What is Real Quarterback Rating Differential, and why is it important to study? This stat was developed by Cold Hard Football Facts. Let’s let them tell the story.
We introduced Real Quarterback Rating before the 2011 season as a way to quantify all aspect of QB play. It’s been a TOTAL score behind your wildest dreams. Teams better in Real QB Rating in 2011 and 2012 went an incredible 441-70 (.863), proving that winning in the NFL is almost always about more efficient play at the QB position.
How is it calculated, and how does it compare to the more commonly known passer rating?
The current passer rating is just that, a measure of passing effectiveness. Real Quarterback Rating includes rushing attempts, rushing yards, rushing TDs, fumbles and sacks to produce a new kind of rating that measures a quarterback’s overall performance with the ball, not just as a passer when he actually releases the ball (which is all that passer rating currently measures).
In other words, for quarterbacks like Dak Prescott, Russell Wilson, Cam Newton, and even Aaron Rodgers who use their legs as well as their arms, Real Quarterback Rating (RQR) attempts to capture the value those plays add to an offense. Rushing touchdowns for quarterbacks are treated equally with passing TDs.
But that’s just on the offensive side. On the defensive side, teams get credit for holding down the opposing quarterback. With rushing plays melded with passes, fumbles added to interceptions, the idea is to capture more data than the traditional defensive passer rating numbers do.
All of this would just be an academic exercise if it weren’t for its correlation with winning. Let’s compare how passer rating differential (PRD) and real quarterback rating differential (RQRD) correlate with winning over the last five years. The percentages indicate how often the team winning PRD or RQRD won games over these years.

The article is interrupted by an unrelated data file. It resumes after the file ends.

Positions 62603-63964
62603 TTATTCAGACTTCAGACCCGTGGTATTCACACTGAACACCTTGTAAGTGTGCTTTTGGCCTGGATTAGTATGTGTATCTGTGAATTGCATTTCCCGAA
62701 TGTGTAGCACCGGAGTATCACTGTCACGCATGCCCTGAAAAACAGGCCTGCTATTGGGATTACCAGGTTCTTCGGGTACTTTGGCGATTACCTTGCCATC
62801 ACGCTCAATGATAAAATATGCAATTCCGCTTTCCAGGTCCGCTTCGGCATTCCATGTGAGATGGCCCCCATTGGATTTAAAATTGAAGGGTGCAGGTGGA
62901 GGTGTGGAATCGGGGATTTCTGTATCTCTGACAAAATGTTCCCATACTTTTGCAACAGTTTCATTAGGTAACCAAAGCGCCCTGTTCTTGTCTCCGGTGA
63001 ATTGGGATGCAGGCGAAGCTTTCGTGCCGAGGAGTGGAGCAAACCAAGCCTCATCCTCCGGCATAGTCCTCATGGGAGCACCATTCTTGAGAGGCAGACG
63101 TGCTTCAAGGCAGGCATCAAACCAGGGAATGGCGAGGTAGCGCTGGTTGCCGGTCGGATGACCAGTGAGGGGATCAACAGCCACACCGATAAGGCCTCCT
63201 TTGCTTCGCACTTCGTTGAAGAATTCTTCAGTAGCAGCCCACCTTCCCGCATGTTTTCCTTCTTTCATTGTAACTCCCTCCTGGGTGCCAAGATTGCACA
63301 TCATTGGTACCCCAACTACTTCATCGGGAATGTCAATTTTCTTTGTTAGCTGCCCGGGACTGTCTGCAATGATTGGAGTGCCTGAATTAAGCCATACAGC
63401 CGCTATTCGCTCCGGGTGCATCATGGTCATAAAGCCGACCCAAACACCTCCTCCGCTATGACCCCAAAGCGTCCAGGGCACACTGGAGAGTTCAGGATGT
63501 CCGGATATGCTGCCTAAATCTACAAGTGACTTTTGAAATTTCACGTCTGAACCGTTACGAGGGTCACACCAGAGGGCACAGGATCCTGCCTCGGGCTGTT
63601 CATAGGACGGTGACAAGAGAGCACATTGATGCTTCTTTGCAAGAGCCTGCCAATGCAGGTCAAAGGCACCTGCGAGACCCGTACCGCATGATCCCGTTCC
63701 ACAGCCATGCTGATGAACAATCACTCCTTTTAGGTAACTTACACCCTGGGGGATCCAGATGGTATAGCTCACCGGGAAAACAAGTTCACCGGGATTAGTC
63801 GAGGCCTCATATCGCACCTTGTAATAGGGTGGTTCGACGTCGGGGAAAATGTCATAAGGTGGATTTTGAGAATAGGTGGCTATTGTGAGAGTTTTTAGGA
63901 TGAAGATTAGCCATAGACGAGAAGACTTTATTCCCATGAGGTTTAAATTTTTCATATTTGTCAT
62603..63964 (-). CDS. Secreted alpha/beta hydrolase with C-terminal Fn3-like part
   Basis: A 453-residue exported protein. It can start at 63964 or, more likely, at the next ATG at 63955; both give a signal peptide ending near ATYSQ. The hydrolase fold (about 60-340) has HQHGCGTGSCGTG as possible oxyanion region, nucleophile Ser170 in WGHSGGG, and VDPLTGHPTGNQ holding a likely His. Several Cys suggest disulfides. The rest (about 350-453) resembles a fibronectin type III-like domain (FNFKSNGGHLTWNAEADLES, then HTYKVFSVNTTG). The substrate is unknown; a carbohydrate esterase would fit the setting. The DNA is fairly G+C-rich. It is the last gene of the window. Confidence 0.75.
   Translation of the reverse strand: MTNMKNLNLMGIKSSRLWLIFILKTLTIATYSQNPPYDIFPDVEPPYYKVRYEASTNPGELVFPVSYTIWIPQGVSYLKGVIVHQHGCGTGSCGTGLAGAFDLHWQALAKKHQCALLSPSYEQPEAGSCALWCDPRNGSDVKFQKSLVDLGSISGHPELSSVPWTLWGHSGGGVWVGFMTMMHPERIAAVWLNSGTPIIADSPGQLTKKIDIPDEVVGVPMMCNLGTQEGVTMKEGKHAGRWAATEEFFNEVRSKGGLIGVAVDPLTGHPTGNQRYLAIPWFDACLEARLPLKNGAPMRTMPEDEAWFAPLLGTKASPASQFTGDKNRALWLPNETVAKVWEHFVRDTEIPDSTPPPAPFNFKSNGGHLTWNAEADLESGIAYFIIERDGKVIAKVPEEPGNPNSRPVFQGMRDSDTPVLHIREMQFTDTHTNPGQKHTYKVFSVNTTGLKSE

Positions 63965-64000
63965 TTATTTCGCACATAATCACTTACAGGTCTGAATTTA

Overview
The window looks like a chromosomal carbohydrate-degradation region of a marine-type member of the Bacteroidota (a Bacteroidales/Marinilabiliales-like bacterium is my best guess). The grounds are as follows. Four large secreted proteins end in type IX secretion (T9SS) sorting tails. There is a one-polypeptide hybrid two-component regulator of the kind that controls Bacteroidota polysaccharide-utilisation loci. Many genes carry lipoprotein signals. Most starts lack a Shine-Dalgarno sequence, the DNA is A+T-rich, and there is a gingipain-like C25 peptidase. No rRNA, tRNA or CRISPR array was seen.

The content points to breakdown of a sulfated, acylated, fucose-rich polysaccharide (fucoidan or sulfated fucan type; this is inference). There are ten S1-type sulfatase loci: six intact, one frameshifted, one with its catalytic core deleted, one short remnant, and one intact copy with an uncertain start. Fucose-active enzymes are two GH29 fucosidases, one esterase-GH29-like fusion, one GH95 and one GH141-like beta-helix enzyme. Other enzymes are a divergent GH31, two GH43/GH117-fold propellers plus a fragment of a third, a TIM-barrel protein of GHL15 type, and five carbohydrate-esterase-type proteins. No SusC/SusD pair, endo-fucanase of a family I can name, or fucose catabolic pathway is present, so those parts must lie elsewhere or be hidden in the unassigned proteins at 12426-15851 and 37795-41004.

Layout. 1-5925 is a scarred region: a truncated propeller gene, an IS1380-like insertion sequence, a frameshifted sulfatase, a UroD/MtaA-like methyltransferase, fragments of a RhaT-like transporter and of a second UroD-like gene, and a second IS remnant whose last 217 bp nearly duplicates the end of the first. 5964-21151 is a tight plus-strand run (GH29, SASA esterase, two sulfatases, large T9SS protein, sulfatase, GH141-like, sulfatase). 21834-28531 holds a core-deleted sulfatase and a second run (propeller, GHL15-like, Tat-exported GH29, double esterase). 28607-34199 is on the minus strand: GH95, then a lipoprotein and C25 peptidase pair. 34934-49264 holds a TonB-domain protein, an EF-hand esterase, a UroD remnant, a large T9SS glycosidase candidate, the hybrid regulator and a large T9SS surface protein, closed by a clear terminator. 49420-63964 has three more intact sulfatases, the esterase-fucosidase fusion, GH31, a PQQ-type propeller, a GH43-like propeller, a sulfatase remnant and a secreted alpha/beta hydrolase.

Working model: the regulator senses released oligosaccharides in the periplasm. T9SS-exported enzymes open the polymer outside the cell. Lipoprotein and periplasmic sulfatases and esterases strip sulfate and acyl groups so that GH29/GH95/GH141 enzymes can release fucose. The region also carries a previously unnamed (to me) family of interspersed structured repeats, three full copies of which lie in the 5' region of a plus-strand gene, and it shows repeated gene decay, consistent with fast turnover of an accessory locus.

Let’s look at this another way. Where have Super Bowl opponents ranked under these two stats over the last five years?
|Year||SB Team||RQRD Rnk||PRD Rnk|
Of the ten Super Bowl teams since 2012, six have ranked first or second in real passer rating differential, two more have ranked fourth, and two have been 12th. Plus, all 10 teams have ranked as high or higher than they ranked in passer rating differential.
As you can see, real quarterback rating differential (RQRD) is a superior stat. It stands to reason that teams should strive to maximize their real quarterback rating on offense, and minimize the opponent’s real quarterback rating on defense to give themselves a better shot at the Super Bowl.
How Have The Dallas Cowboys Fared At Real Quarterback Rating Differential Lately?
To get a sense of how the Cowboys have performed, let’s look at the last five years.
(In this table, ORQR is offensive real quarterback rating, and DRQR is defensive real quarterback rating. The difference between the two is the real quarterback rating differential we have been discussing.)
Dallas has been in the top five twice in the last five years, but that’s typically not enough if you want to win the Super Bowl. Only two of the ten Super Bowl contestants in recent years have been outside the top five — Baltimore in 2012 and Denver last year.
The obvious reason Dallas has not ranked higher is because it’s defense against opposing quarterbacks has not ranked higher than 22nd over the last five years, and ironically, that was during it’s worst season, 2015.
But that’s not the only reason. As Atlanta is showing this year, an astounding offense can make up for a below-average defense. Atlanta is ranked 21st this year on defense, just two spots and less than half a point better than Dallas.
Early this season, I penned an article suggesting that teams can win Super Bowls without a top-ranking defense, but we used points scored as the measure, not real quarterback rating differential, which didn’t exist as a stat before 2011. So perhaps Dallas doesn’t have to become a top-ranked defense against quarterbacks to have a shot at a Super Bowl. But, of course, it wouldn’t hurt.
That’s as far as this article is going to go for now. In subsequent pieces, we will take a look at what Dallas might do to improve these stats on the offensive and defensive sides of the ball.